How much time do we spend on our devices? 👩🏽‍💻⏰

I love human data and human behavior. Every single day we make thousands of small choices that can affect so many things in our day-to-day lives. How much sleep we get, how much water we are drinking, whether or not we use a turn signal, checking our phones, which apps we use, why we use them. All of that fascinates me. In my different roles that I’m in and have been a part of, this has been a common theme. I love figuring out why we are the way we are and how the things we do can impact us. I have been itching to write this post for a long time but didn’t know how to measure it. I run little experiments or logs on myself to see what I’m doing, why am I doing it, and what I can do better. I’m analyzing my own data because I want to find better ways to live my life and I think we should all be more aware of ourselves and technology can capture that and SHOW US. The excitement is oozing from my pores, that might be coffee but ANYWAYS.

I am a freelance data and creative consultant, a content creator, an online student, and a program coordinator, and a millennial who is very addicted to my devices. I’ll be honest, it’s pretty bad but I am empowered to do better. I can’t go a day without checking my phone, my feeds, my million task lists, or my email. I spend a lot of time on my phone for work but also for pleasure. I was listening to a podcast titled, Attention Please, over the summer because my addiction to my phone got way out of hand. I’d catch myself being on my phone during dinners or hanging out with my friends because I was obsessed and it was starting to really affect those around me so I wanted to do better for myself and for those relationships. These devices offer us instant gratification and they are designed that way for a reason. App designers intentionally create apps to be more addicting. The more time you spend on these tools, the more money they make and the more information companies get about you. It’s in their best interest to keep you engaged. I think that’s why algorithms are built the way they are. From a business perspective, it makes sense but the consumers are the ones in danger because we have so many young kids and people being addicted to these devices at an early age. I’ve always believed that technology usage is a choice but honestly, tech companies don’t make it easier not to choose it since social media and content platforms are such a staple in our culture.

Being immersed in the technology world, this is so fascinating to me. Even if you’re not a techie, be aware these things are happening for a reason. I was also reading this book called Everybody Lies, which I think everyone should read techie or not. Oh my god, I LOVE THIS BOOK. Please read it, just trust me. This book basically reveals the truth behind assumptions we make on human behavior. The author, Seth Stephens, uses Google search data to prove that. What’s super interesting about is that people will lie on surveys, but when you’re alone and are only keying into a blank field, you’re very honest and that honesty reveals so much about our behaviors. I won’t spoil his findings but honestly, this book and that podcast and also my own experience inspired me to write this. Plus, I’m a total data nerd so this is up my ally.

Apple recently launched a new update that had the feature ScreenTime which monitors how much time you spend on your phone. This is what I used to track all of this data. I think this feature is a long time coming  ☕ but it’s here now! What’s great is that this feature also allows you to set restrictions for yourself or your family. I think that’s great for parents who want to limit their child’s screen time but also good for anyone else who may not have enough willpower 🙋🏽‍♀️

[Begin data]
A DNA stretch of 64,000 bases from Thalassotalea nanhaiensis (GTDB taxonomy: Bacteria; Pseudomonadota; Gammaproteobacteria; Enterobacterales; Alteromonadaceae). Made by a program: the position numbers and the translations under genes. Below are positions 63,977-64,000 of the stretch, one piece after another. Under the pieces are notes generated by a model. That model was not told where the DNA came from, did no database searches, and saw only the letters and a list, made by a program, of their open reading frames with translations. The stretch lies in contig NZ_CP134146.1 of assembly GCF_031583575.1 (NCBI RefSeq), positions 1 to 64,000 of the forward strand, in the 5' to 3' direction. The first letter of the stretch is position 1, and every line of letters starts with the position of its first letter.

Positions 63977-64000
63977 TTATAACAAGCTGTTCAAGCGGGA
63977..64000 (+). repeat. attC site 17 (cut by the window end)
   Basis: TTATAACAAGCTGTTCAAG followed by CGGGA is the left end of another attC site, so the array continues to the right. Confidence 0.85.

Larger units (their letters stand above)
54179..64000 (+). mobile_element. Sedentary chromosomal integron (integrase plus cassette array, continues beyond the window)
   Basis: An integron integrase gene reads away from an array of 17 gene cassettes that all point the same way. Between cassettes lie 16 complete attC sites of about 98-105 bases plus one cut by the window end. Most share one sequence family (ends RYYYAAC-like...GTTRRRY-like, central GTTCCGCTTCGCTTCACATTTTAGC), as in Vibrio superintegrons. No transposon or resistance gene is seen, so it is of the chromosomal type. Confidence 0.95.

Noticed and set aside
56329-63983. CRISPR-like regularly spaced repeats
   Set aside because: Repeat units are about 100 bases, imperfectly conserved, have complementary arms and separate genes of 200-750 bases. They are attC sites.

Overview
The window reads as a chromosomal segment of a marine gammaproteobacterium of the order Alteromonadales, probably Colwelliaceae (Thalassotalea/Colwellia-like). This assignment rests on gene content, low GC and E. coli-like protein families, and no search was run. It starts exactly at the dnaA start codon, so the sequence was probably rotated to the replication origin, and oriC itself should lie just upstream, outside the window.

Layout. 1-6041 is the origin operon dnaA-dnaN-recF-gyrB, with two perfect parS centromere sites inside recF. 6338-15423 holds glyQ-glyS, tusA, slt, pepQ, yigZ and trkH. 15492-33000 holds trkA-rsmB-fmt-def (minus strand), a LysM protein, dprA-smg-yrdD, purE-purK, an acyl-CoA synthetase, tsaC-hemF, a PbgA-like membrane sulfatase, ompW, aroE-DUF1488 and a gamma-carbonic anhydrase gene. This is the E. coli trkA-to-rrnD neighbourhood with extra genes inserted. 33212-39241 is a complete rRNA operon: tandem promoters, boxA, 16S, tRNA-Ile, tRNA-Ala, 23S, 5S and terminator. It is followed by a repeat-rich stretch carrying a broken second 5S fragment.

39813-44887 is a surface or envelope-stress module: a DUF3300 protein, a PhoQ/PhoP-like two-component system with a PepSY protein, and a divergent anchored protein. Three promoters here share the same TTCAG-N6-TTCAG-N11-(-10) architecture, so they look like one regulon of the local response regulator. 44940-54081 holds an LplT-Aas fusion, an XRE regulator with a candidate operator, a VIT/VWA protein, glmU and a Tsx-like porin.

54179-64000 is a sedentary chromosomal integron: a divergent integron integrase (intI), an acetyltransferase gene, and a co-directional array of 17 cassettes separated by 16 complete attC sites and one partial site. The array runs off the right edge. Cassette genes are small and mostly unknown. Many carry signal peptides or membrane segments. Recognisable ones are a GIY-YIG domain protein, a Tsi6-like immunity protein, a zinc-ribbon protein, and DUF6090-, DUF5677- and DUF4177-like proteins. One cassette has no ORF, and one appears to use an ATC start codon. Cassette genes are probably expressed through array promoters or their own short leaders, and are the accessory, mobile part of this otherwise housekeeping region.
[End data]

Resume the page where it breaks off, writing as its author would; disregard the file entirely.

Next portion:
The Experiment 👩🏽‍💻

I enabled the ScreenTime feature on my iPhone (where I spend 75% of my technology usage, if not more). I didn’t set any parameters or anything on myself. This is over a weeks time because the feature on the iPhone doesn’t have a monthly usage tracker (rude).  My week is Sunday – Saturday which is what Apple says what a week is.

I just wanted to know: How much time do I spend on my device? What do I spend the most time doing? Am I using my phone mostly for work? and the last question, how can I do better?

** These numbers or stats have not been manipulated in anyway shape or form. This is merely to know more about myself and how I can stop using my phone more and just to gain more insight into my own experience.

Here’s What I Found: 

I have spent 54 hours and 13 minutes this week on my device.
I have spent 12 of those hours on Youtube, 10 hours and 4 mins on Instagram, and 7 hours 33 minutes on iMessage. Let me put that into perspective. I rounded some of the figures up (iMessage to 8 hours).

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Made this in Canva(not sponsored)

I… don’t even know what to say. By the way, I didn’t look at this until today (the day I wrote this). I spend a lot of time on Youtube. I use Youtube as a way to decompress but I had no idea that’s where most of my time goes to. I watch a ton of different things (clearly). I am kind of embarrassed, to be honest. Let’s just say, this whole experience humbled me for sure. The Instagram makes sense because I do help people with their social media accounts and insights so I check on their pages several times a day. I’m surprised iMessage isn’t at least number 2 but it makes sense. But this insight gives me a lot to think about. Since I’ve been in the Bay Area, I don’t know my way around and I’ve had a lot of meetings in San Fran and also just love exploring so I thought that was interesting. Waze > Google Maps > Apple Maps (don’t @ me).